At a Glance
Sir Walter Scott, as one of his country’s earliest prominent writers, helped establish Scotland’s place in the literary canon. Scott was a prolific poet as well as the author of numerous historical romances and adventures. Despite his early success and the influence he exerted over nineteenth-century English literature, time had not always been kind to Scott. Later critics denounced his works on grounds of structure, tone, and content. Yet, in many ways, Scott was at the forefront of the romantic, larger-than-life style that pervaded the late nineteenth century. A renewed interest in Scott has overlooked his faults and helped cast his work in a more positive light. He remains a significant figure in both the Scottish canon and literature as a whole.
Facts and Trivia
- When he was just two years old, Scott became afflicted with polio. Though he survived the illness, his right leg would be unusable for the rest of his life.
- Writing was not Scott’s first career choice. He studied law, which he practiced after completing his studies. He later served as sheriff-deputy of his county.
- In the second half of the twentieth century, Scott’s novels inspired two highly acclaimed films: Ivanhoe (based on the novel of the same name) and Rob Roy.
- A song commonly referred to as “Schubert’s Ave Maria” is in fact a musicalization of Scott’s “The Lady in the Lake.”
- Scott's works are often attributed with popularizing the kilt as a staple of Scottish garb.
Article abstract: Scott’s narrative poems about the stirring events in Scottish and medieval history were immensely popular in the nineteenth century, and in fiction he created the genre of the historical novel.
Walter Scott counted among his ancestors many notable and colorful figures from Scottish history, and during his early years, after an attack of polio crippled his right leg, he spent hours listening to family stories and songs about their exploits. Even as a young boy, he collected these ballads and folktales, which vividly presented the past. He would later use this knowledge in the poems and novels which won great acclaim during his lifetime, and which endure to this day as classics of English literature.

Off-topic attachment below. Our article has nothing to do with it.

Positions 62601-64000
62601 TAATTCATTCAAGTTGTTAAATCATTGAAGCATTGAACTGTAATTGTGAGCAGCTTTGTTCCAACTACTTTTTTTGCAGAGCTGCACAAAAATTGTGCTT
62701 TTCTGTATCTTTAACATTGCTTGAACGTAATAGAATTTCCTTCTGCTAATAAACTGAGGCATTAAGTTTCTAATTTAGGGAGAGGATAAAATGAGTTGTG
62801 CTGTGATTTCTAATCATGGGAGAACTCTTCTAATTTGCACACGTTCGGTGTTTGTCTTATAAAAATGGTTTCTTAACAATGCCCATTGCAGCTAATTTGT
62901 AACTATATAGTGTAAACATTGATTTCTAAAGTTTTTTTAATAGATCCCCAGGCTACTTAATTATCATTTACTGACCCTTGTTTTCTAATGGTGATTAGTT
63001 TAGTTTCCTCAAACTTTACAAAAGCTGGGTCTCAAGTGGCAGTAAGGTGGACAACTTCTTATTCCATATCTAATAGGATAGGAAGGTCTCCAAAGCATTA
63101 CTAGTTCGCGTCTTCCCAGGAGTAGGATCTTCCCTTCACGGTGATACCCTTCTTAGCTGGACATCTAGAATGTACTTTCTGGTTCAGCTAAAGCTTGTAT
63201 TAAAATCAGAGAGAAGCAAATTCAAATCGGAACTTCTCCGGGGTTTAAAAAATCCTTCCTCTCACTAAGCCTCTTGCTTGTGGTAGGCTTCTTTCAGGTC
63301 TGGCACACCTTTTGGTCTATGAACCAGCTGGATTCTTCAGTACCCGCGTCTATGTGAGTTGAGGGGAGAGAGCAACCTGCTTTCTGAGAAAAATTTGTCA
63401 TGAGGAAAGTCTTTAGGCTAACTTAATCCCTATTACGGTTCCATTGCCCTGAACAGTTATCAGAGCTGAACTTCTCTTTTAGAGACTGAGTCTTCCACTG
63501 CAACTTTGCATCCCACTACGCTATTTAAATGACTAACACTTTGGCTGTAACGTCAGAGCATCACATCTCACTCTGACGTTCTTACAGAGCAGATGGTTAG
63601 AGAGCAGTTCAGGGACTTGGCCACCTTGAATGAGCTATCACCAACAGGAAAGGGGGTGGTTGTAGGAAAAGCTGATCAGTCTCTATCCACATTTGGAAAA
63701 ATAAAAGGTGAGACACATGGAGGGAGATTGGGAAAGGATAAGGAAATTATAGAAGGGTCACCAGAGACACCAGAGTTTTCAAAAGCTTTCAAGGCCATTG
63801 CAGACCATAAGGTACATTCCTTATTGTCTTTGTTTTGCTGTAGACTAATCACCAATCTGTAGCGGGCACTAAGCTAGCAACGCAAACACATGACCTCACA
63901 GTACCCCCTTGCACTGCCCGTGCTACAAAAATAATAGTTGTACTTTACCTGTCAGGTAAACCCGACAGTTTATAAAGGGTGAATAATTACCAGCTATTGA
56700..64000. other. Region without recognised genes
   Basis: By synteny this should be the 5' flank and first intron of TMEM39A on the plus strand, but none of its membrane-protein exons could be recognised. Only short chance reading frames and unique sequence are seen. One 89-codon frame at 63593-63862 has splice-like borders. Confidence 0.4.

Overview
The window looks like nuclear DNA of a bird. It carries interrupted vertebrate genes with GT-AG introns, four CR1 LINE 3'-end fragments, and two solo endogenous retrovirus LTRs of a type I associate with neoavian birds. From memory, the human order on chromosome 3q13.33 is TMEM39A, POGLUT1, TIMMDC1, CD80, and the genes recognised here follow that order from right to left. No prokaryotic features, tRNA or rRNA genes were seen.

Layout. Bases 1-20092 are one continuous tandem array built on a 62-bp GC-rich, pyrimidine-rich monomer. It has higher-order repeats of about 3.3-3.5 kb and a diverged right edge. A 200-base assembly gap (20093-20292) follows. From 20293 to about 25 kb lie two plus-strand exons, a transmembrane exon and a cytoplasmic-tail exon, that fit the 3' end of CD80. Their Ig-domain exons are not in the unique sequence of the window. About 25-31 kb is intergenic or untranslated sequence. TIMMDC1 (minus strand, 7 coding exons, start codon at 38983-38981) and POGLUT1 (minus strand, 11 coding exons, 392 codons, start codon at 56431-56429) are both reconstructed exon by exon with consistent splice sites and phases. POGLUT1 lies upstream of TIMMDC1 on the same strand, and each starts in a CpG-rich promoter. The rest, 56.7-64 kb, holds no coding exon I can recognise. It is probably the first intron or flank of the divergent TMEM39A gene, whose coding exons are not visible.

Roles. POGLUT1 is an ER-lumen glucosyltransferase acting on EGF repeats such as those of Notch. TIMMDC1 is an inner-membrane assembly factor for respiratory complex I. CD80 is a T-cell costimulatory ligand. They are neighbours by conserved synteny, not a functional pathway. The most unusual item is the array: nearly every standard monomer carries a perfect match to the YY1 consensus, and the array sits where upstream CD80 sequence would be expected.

After being educated at home, Scott was sent in 1778 to high school in Edinburgh. He impressed both his teachers and his peers with his intelligence, his good nature, and his ability to tell stories; he was less accomplished in his scholarship. In 1783, he entered the Old College, but his interest remained the study and pursuit of ballads. In 1786, he joined his father, who was a lawyer, as an apprentice and was called to the bar in July of 1792.
Scott made a competent though not outstanding lawyer, and his main interest continued to be literature, although he seemed to regard the writing profession as not quite suitable for a gentleman. Despite his doubts, however, he could not refrain from seeking out, collecting, and reciting the poetry of his native land. Inevitably, he tried his hand at composition.
In 1797, Scott visited the Lake Country, where he met Charlotte Mary Carpenter, daughter of a deceased French refugee. After a brief courtship, Scott’s suit was approved by Charlotte’s guardian, the Marquess of Downshire, and the couple were married on Christmas Eve, 1797. Their union, comfortable rather than passionate, produced four children.
Through exercise to overcome his infirmity, Scott developed a powerful and robust physique; he was an avid horseman and walker, and graceful, despite his lameness. Scott’s many portraits show a man of regular, rather than handsome, features, with keen, bright eyes. They also reveal the intelligence, good humor and compassion for which he was well-known. Scott’s contemporaries were universal in their admiration for him.
Scott’s entry into the literary world was almost casual. After collecting the ballads of others, he began to compose some of his own. A...
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